Unlike the pursuit of perfectionism, a life aimed at attaining Christian perfection probably won’t impress the world or even our friends at church. The saints who walked this path before us faced ridicule, misunderstanding, and suffering, and their lives often ended in apparent failure.

Think of Francis of Assisi, shedding his clothes in the dispute with his father and marching off, stark naked, to embrace evangelical poverty. Look at Mother Teresa of Calcutta, striking out alone at age 37 to start a street ministry in India’s slums, then spending the next 50 years suffering secret desolation while laboring for a God whose love she could no longer feel. Consider Saint Thérèse of Lisieux, dying at age 24 in a French convent where the other nuns fretted that they’d have nothing to write in her obituary because she was so unremarkable.

Then there’s Paul, who gave up a life of living and thriving by the Mosaic law to become an itinerant preacher of a gospel that got him whipped, beaten with rods, stoned, shipwrecked, robbed, hunted, betrayed, tormented by anxiety, left in the cold, and deprived of food, water, and sleep—not to mention harassed by that “thorn in my flesh, a messenger of Satan sent to torment me and keep me from becoming proud” (2 Cor. 12:7 NLT).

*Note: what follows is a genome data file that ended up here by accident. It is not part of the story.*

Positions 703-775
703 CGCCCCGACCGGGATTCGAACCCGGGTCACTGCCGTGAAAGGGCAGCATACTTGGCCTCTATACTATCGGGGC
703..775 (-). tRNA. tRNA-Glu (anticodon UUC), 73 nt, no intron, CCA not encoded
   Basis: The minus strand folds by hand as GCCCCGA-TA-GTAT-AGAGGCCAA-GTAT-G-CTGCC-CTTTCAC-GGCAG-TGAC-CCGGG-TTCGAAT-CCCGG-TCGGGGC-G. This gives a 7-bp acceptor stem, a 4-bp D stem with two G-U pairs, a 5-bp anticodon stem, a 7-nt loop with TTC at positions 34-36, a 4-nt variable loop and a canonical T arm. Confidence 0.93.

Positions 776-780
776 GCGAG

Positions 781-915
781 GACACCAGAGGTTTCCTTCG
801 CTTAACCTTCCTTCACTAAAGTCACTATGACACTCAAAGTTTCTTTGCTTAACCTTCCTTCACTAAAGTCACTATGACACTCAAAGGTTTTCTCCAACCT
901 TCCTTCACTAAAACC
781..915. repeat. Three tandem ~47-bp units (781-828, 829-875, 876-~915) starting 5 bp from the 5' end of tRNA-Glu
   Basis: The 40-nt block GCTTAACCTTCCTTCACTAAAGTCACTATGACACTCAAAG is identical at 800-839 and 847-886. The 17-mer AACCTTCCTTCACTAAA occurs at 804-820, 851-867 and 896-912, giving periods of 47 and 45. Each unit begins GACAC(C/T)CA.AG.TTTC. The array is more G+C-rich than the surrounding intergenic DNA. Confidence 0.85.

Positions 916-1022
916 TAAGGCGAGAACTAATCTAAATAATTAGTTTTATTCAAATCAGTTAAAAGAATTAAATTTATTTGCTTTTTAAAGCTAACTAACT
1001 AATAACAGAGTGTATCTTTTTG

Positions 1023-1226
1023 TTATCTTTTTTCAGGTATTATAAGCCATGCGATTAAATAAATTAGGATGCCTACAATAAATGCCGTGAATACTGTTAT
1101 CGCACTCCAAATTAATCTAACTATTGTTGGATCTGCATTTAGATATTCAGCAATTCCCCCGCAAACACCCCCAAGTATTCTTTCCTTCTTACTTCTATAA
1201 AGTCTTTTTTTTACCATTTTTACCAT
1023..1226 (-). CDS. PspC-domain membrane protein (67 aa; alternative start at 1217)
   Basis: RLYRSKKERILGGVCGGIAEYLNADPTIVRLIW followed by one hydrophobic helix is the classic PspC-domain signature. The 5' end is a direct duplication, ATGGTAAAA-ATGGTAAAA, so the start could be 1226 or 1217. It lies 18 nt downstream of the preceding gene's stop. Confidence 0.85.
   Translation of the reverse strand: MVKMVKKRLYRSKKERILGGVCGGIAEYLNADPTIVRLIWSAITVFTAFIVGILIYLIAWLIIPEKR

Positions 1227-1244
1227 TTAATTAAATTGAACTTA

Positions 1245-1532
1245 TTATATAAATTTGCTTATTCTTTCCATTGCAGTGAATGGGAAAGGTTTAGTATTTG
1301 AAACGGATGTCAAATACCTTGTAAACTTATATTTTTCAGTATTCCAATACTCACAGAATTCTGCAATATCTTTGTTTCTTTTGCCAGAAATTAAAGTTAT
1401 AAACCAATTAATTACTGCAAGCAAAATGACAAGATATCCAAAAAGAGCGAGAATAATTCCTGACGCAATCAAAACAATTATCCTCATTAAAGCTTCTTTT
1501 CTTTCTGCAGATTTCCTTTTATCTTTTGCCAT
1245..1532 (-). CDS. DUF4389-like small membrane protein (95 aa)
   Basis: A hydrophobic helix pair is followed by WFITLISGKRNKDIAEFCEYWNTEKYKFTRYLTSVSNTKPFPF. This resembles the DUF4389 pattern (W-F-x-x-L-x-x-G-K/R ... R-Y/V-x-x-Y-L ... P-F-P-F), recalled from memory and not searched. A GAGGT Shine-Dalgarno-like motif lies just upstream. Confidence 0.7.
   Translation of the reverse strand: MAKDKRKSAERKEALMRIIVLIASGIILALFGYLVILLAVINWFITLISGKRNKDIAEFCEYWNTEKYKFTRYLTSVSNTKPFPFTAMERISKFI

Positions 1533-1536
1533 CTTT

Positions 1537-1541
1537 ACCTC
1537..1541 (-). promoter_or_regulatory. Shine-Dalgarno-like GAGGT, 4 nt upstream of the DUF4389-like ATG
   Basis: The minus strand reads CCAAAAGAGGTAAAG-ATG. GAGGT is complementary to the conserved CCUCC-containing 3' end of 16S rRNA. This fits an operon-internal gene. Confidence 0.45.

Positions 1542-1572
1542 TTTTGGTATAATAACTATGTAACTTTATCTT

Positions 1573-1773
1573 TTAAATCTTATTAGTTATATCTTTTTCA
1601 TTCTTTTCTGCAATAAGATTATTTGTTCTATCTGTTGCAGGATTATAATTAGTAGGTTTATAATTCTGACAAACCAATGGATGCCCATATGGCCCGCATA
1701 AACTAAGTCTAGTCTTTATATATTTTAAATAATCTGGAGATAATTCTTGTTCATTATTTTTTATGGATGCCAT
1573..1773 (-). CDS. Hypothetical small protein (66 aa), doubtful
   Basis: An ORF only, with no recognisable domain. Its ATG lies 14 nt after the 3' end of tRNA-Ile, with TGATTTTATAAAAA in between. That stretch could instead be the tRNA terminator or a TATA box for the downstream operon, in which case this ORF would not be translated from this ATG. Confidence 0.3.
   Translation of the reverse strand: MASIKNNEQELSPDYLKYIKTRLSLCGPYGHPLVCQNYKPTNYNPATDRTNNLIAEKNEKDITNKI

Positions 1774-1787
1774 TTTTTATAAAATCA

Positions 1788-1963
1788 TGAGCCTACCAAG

The way of gospel perfection is the narrow way, and it doesn’t always make sense. Many of the saints struggled for years to surrender to God, to give him permission to show his power through their weakness. Once they began to make that surrender, though, they discovered the deep-down, lasting joy that comes only from God. Even Mother Teresa, tormented by feelings of divine rejection, wrote these words in the thick of her darkness: “Today really I felt a deep joy—that Jesus can’t go anymore through the agony—but that He wants to go through it in me.—More than ever I surrender myself to Him.—Yes—more than ever I will be at His disposal.”

Article continues below

Surrender is the heart of gospel perfection and the antithesis of perfectionism. We can’t accomplish holiness without God’s grace. With him, though, “all things are possible” (Matt. 19:26)—even freedom from perfectionism.

Colleen Carroll Campbell is an award-winning author, print and broadcast journalist, and former presidential speechwriter. Her latest book is The Heart of Perfection: How the Saints Taught Me to Trade My Dream of Perfect for God’s.

This piece was adapted from The Heart of Perfection by Colleen Carroll Campbell. Copyright © 2019 by Colleen Carroll Campbell. Published by Howard Books, a Division of Simon & Schuster. Used by permission.

The Heart of Perfection: How the Saints Taught Me to Trade My Dream of Perfect for God's
The Heart of Perfection: How the Saints Taught Me to Trade My Dream of Perfect for God's
Howard Books
256 pp., 26.18
Buy The Heart of Perfection: How the Saints Taught Me to Trade My Dream of Perfect for God's from Amazon